There is also a need to improve farm yields and income through technical guidance yield and monitory incentives.Perhaps the world’s best formula for better rice farming and processing follows the following approach.
PUSH: This component addresses the knowledge gap of farmers, particularly small-farmers. It represents the usual approach of demonstration and extension.
PULL:It addresses the lack of incentives. Farmers who produce rice will be motivated to change production and irrigation practices, because buyers of their products support this change either by a direct premium or via the benefits of a systematic program.
POLICY: This component aims to fill the gap that inappropriate water governance is creating. The water distribution, the maintenance of the channel system and the right timing of irrigation leaves room for improvement and requires efforts beyond the reach of an individual farmer or a single private-sector entity.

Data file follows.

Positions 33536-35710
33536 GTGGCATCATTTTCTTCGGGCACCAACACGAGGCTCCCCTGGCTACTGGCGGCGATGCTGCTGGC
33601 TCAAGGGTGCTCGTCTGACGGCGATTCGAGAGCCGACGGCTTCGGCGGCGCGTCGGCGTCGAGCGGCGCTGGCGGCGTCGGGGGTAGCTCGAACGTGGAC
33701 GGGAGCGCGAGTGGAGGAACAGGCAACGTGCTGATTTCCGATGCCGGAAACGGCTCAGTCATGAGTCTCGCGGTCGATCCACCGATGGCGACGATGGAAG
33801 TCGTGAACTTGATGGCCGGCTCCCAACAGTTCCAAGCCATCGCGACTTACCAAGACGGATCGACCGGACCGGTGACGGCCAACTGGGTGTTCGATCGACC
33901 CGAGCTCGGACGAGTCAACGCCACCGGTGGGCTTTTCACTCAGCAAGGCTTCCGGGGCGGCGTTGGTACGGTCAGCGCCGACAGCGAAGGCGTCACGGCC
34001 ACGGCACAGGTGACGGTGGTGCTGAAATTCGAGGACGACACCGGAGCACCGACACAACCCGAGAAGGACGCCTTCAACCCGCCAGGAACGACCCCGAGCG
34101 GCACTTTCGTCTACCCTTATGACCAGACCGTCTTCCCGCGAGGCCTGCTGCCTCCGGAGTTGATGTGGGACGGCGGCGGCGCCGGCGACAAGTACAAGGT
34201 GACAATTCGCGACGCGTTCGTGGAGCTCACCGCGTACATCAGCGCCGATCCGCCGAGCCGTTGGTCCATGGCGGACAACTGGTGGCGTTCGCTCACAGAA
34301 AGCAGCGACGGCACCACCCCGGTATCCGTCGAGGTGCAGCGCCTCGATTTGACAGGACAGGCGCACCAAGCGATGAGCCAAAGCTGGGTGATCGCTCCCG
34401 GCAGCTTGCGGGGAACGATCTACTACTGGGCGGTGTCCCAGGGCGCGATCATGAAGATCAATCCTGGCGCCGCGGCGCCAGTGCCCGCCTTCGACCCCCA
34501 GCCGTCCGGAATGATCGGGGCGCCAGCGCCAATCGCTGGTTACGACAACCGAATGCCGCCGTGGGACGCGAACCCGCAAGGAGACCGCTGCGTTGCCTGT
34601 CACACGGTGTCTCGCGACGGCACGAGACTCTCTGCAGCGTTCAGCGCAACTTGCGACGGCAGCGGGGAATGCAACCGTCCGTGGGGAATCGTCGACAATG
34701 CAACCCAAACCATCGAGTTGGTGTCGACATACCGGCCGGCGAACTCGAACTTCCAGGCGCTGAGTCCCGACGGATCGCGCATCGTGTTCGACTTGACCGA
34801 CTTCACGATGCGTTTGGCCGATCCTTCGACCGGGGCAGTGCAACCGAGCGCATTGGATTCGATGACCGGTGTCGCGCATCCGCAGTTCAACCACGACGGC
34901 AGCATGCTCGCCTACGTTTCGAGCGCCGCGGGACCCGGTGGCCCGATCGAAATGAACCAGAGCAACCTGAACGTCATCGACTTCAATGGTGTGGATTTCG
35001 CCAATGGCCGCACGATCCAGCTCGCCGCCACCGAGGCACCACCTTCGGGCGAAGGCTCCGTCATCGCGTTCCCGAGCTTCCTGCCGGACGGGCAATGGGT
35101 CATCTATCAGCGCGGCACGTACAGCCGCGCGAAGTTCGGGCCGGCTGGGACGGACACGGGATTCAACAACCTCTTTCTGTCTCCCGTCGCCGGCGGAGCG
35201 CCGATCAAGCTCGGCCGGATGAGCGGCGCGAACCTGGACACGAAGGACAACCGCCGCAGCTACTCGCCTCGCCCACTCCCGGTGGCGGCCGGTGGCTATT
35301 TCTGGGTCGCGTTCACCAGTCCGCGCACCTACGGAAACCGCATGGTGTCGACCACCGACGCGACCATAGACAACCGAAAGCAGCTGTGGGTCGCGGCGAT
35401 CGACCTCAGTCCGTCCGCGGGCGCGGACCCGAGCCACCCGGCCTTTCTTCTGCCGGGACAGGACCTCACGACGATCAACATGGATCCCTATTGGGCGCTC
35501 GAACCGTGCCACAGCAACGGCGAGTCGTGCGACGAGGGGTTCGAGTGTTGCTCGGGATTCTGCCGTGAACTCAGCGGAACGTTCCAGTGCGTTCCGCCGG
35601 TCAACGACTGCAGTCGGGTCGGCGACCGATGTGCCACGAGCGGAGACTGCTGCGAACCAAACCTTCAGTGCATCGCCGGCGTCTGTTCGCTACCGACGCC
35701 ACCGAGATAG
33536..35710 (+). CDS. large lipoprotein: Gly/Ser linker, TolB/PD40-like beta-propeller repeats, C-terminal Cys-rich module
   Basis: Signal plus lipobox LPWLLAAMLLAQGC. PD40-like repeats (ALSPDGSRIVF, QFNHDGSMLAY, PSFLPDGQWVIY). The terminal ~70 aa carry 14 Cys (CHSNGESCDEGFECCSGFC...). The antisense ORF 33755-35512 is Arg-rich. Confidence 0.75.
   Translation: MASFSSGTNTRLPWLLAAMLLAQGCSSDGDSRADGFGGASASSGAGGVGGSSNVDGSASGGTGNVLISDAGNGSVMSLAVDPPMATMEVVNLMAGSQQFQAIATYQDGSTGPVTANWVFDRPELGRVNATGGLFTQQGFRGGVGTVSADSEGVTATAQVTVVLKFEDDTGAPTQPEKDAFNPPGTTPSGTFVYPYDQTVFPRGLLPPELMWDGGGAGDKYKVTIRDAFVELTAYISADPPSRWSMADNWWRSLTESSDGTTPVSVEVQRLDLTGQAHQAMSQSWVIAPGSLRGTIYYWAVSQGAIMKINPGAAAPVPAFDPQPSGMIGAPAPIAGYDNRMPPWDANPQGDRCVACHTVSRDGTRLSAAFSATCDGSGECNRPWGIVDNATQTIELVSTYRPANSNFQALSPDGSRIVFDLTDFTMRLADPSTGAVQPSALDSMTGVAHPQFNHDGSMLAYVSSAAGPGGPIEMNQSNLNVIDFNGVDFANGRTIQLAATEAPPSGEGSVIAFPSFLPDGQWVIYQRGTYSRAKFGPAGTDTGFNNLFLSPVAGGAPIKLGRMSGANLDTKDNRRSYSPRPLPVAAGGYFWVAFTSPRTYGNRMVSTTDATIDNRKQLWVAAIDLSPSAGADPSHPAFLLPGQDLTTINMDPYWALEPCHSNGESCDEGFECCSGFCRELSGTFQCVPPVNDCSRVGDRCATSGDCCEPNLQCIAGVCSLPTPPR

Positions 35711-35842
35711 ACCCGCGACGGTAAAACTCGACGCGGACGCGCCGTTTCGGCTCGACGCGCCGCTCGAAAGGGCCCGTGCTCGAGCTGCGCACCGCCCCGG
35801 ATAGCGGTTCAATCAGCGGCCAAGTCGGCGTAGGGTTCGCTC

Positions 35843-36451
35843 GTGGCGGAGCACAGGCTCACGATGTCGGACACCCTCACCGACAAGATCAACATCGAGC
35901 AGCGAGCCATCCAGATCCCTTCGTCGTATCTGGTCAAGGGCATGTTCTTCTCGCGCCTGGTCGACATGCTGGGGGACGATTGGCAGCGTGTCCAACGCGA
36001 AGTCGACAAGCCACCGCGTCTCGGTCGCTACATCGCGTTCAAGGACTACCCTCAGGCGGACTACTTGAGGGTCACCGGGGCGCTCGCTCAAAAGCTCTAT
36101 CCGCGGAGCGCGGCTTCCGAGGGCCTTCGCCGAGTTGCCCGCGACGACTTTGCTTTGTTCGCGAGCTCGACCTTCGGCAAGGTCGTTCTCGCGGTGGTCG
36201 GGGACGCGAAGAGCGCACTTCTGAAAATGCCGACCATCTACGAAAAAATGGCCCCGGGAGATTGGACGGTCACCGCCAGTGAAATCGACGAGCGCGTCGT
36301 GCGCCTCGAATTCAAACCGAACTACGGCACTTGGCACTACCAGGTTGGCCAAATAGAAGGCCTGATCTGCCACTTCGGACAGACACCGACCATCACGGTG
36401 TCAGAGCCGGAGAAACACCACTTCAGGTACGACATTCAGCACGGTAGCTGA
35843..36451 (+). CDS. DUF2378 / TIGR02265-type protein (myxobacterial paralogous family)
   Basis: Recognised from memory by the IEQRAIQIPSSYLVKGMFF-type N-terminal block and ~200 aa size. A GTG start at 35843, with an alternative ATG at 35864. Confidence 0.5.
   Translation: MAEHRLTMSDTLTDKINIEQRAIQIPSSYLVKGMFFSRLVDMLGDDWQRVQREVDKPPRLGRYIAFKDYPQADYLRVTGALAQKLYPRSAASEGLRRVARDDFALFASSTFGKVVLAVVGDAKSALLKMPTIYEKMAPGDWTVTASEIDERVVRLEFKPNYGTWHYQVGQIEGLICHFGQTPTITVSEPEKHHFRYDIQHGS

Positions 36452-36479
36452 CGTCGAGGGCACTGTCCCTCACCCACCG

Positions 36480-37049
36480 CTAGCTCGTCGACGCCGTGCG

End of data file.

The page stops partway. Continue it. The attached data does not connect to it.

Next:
Since 2013, 500 farmers across Punjab have been included in a pilot study. Key stakeholders include Rice Partners, Helvetas Inter-cooperation and Mars Food. With due consideration to worldwide approaches, it is imperative that the following measures be taken to increase the standing of Pakistani basmati rice worldwide.
So, where do we begin?
Step 1: Gather information about every farm family by way of a National Baseline Survey. Among the information it would yield would be levels of education, family size, farm labor, owned area, yield level and off-farm income.
- Define the best water-management practices tailored to growing Basmati rice.
- Educate and support farmers, particularly when it comes to innovative water-saving technologies.
- Identify and demonstrate the best growing practices; encourage farmers to adopt these practices.
- Adoption via promotion, education and support — targeting all farmers.
- Develop outreach materials and strategies.